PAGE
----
Things to say and not to say to a Manic Depressive

For starters I am aware that in this modern age of fluffy names and cute medical words to soften the blow to fragile egos the condition is called Bi-Polar, back in the day when it had its rightful name they were at least blunt about it! And ask anyone who has been on the receiving end of Bi-Polar, first or third hand experience and see which name they think better fits the ‘condition’ as it’s called.

I like to think of it as a ‘Personality Glitch’ along with OCD, anxiety, paranoia, anti-social tendencies and my favourite of these glitches, plain old bat shit crazy. I can see it in your faces… that look… How can he belittle such heavy mental health issues? Did he just use the words Bat Shit Crazy? Why am I still reading this?!

To the first two questions my answer is simple; I live/have lived with each of those personality glitches and claim to own at least a couple for myself, let’s just say rope stores and cliffs are not on my travel itinerary and I’m writing on a blog, not speaking to a person. The answer to the third question involves you going to your GP and asking ‘Am I crazy?’

Anyway, back on subject class, stop throwing paper aeroplanes at the back and unless you want me to read that note you’re passing I recommend you stop. Now, things to say and not to say to a Manic Depressive:

  1. ‘How are you?’ the clue is in Manic and Depressive by the way, I doubt your ability to deal with such a person if this subtle hint is beyond you!
  2. ‘How are you feeling?’ If you didn’t get it with the previous entry, give up all hope
  3. ‘You look sad’ Please have noticed the pattern by now

These obligatory questions are like throwing lighter fluid into a fire place, its burning regardless so please don’t add to the flames, depending on the level of anti-social tendencies the person you’re asking has developed over the years of idiots asking ‘How are you?’ you will get one of three responses. The first will entail a well practiced version of the classic ‘I’m fine, how are you?’ which is code for the inner thought ‘I’m not telling you I feel like shit so I’ll let you rabbit on about your perfect life whilst I feel worse’ which given this person is not even giving up their name without torture should hint they are not the sharing type, unless you are in fact an amateur torturer practicing their art!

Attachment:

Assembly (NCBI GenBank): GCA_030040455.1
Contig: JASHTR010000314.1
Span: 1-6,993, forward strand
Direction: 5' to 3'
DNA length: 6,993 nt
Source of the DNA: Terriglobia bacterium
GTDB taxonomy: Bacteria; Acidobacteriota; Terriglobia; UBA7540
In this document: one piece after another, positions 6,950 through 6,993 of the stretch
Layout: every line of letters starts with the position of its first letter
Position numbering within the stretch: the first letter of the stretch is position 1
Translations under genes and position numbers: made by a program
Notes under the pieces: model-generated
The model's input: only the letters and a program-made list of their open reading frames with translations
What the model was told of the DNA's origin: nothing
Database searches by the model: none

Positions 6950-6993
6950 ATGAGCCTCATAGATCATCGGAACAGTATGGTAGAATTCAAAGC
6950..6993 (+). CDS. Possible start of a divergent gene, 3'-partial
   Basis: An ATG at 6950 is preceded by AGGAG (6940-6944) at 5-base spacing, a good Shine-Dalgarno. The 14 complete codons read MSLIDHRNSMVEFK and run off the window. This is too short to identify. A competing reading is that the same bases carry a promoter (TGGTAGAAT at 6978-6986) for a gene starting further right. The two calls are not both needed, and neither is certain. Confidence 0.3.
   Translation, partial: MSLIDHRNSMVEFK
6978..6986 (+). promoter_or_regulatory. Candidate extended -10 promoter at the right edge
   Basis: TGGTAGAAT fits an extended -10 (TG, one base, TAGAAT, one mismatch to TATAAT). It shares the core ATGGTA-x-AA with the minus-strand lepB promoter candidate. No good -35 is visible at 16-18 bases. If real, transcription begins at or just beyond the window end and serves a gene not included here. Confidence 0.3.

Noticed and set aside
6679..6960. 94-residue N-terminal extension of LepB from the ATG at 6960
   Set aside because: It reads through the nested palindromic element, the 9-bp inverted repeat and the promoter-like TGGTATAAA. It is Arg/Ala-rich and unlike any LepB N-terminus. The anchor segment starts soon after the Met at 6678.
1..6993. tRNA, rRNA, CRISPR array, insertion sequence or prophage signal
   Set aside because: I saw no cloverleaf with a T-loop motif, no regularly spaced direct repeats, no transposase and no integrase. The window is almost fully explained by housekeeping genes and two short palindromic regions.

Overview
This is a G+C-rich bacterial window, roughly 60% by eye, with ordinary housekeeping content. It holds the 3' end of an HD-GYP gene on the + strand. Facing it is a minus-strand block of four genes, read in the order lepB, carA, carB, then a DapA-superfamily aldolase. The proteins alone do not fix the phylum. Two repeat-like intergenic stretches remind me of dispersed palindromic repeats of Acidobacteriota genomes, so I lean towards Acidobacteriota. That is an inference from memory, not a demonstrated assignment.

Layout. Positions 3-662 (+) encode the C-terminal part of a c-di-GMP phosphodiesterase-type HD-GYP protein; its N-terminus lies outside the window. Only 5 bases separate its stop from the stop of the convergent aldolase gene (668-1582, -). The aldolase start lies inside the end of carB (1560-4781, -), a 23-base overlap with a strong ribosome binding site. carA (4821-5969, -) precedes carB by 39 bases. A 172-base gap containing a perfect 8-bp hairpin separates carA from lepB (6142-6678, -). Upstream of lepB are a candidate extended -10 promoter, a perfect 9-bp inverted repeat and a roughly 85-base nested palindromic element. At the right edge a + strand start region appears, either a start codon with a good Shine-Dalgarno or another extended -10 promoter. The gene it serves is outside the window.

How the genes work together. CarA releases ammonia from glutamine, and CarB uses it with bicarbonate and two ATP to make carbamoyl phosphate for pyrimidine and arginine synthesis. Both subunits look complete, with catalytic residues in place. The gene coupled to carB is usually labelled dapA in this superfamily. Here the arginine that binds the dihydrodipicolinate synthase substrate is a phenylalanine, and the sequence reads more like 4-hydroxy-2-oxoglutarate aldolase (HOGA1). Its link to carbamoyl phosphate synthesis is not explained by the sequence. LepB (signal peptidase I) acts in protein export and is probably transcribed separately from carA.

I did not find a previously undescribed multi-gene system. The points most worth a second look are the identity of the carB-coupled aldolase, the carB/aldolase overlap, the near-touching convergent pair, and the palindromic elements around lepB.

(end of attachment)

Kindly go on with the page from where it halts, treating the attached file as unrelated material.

The second response involves a delivery, dryer than the desert at midday, for the words ‘I’m going to hang myself out back after I’ve stacked these shelves’… Shock may be your first reaction but I advise you merely check for evidence of a rope, a packet of razor blades or a 500 page piece of paperwork (the most painful form of suicide I can think of!), the absence of these should lead to a witty line about not letting the boss see you’re slacking off.

The third response is too rude to put to page, be warned the person saying it is should be avoided to say the least!

Now I realise the reality of my words paints a very bleak picture of suicide watches and pity but to this I must say no, if you’re depressed it is merely a sign that you’re… surprise… you’re depressed (I know, shocking) and that it’s nothing new. Pity is useless, sympathy is a mere plaster on a mortal wound and feeling sorry for someone achieves as much as the aforementioned plaster!

They say humour is a great healer and to that I agree, when the piano is hovering above your head there’s no point pussy footing around it, to make a joke about it however lightens it and having someone play along with the dark humour that sufferers of the personality glitch that is depression, acts as a nice way of subtly venting those negative feelings in a fun fun way!.

In all seriousness I must also say that if you are genuinely worried about someone you should be blunt ‘You look more depressed than normal, if you want to talk there’s a free coffee in it’ or in extremes ‘Seriously I’m worried about you, you look like you’re about to take a short walk off a tall cliff, say it ain’t so’ but never, ever, for the sake of god, the devil and all that’s in-between use the words ‘How are you?’.


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